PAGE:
From this ledge, either head to the left of the trees, between the trees, or to the right. My preference is to the right, and then staying on the right face all the way up. "KITT" took the middle, and then finished in the crack on the left. I think the left is stiffer than the face, but it certainly looks less intimidating. By the way, I think that is a theme on this route. The right looks harder, but is almost always easier than staying in the corner on the left.

And if one sets the anchor properly, the lead-belayor can belay the leader by sitting on the large root of the tree with one's back against the tree and legs spread out toward the climb. A very comfy belay position that allows the belayor to see clearly the entire route up.

As I noted, "KITT" led this entire route. It was his first ever trad lead climb, and I'm really happy for him. When I got to the top, he was all smiles and happy to have accomplished a pretty scary and technical feat. I can't wait to get him out more now that he's progressing so well. Hopefully his trip home to Germany doesn't diminish his skills, because he seems to be improving in strength, technique, and knowledge by the week. Well done "KITT"!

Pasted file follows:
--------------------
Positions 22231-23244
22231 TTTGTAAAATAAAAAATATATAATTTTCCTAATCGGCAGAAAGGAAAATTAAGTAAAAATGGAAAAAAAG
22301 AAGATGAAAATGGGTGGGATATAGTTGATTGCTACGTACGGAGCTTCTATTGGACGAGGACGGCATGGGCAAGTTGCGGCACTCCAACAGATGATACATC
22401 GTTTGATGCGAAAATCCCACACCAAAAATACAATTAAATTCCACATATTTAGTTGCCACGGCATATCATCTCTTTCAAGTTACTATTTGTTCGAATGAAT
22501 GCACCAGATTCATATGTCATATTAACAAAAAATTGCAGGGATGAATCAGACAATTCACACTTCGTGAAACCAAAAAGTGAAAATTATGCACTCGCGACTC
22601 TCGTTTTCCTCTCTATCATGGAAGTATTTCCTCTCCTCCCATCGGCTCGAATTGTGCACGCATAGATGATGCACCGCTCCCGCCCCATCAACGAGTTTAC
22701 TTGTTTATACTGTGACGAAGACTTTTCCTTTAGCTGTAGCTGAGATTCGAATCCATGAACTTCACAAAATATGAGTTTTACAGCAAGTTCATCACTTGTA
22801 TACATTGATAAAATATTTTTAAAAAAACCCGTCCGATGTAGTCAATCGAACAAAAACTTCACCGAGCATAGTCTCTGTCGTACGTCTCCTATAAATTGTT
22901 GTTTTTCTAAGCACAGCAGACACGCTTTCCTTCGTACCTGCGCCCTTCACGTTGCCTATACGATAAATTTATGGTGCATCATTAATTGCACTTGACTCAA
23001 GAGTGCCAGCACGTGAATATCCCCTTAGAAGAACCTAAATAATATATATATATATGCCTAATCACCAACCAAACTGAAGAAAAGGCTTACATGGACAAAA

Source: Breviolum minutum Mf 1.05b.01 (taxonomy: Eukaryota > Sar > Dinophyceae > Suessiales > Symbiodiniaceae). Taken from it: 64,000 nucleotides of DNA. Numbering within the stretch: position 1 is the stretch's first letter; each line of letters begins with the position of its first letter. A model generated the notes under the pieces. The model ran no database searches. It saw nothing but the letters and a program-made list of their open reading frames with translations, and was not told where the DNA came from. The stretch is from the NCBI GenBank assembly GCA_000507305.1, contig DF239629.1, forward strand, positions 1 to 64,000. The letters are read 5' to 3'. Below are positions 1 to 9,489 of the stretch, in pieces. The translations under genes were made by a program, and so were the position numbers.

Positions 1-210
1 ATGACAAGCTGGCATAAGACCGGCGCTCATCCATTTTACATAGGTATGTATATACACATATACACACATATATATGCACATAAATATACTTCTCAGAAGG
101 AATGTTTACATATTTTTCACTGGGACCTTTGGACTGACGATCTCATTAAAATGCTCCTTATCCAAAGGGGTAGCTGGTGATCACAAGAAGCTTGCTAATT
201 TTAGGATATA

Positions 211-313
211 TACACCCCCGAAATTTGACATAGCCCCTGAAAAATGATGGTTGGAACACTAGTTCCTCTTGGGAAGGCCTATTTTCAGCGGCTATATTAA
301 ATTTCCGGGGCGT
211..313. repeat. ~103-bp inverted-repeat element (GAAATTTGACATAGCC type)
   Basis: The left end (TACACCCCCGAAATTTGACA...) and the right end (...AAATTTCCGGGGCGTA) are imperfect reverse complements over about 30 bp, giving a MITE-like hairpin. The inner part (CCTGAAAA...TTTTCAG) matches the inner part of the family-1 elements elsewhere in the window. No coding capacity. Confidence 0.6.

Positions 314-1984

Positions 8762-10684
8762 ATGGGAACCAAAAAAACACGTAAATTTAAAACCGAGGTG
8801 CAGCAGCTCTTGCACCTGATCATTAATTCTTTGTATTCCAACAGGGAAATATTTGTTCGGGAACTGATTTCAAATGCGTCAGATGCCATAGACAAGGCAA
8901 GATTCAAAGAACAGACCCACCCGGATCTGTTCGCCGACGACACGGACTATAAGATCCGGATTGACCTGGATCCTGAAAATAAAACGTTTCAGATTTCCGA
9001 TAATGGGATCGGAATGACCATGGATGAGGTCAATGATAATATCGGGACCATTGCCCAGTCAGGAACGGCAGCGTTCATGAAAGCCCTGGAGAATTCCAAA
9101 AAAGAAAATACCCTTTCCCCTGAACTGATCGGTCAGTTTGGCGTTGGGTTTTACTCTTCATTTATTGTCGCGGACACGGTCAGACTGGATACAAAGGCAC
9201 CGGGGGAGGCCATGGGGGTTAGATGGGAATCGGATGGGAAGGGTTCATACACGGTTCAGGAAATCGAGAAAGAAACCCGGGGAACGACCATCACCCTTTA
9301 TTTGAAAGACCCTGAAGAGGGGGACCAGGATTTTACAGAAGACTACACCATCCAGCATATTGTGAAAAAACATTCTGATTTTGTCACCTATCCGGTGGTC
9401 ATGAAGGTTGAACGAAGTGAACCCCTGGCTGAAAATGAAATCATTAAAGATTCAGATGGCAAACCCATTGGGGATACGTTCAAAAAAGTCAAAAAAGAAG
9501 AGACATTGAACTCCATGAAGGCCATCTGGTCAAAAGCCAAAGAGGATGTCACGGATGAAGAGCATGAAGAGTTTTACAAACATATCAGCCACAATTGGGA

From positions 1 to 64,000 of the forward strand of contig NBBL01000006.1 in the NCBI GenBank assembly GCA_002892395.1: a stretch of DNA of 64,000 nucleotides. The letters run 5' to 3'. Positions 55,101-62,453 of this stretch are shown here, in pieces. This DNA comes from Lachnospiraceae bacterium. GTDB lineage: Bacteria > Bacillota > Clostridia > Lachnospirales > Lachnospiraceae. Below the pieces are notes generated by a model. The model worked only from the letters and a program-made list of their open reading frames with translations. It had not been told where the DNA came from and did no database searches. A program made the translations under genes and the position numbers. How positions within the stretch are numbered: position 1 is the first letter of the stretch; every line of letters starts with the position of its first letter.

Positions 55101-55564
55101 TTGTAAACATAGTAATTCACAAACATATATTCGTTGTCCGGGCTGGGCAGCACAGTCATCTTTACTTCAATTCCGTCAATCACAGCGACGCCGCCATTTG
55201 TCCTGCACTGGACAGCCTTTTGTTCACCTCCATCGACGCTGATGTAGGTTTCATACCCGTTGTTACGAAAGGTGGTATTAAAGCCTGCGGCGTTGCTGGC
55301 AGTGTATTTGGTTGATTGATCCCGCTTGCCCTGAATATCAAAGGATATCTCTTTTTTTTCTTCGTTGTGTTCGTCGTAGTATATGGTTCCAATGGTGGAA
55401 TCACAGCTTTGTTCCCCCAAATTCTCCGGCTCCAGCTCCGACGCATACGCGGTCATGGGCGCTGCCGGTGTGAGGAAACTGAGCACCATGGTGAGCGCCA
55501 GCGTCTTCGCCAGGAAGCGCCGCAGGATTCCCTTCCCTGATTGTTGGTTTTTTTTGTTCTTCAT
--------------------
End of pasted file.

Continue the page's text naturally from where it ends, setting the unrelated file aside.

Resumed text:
Descent: The descent is pretty much the same as every other route I've mentioned in this post: walking off is the best method. There are rap opportunities ("Book" to the ledge and then to other rap stations), but I've never used them and can't say for sure what the quality is.

Two more weeks until Yosemite, and only three gym days available due to rain this weekend. Boooo. But hey, I'm not complaining about Yosemite. I hear Tuolemne is open for business. I can't wait!

Click Here For Pics

Tuesday, May 20, 2008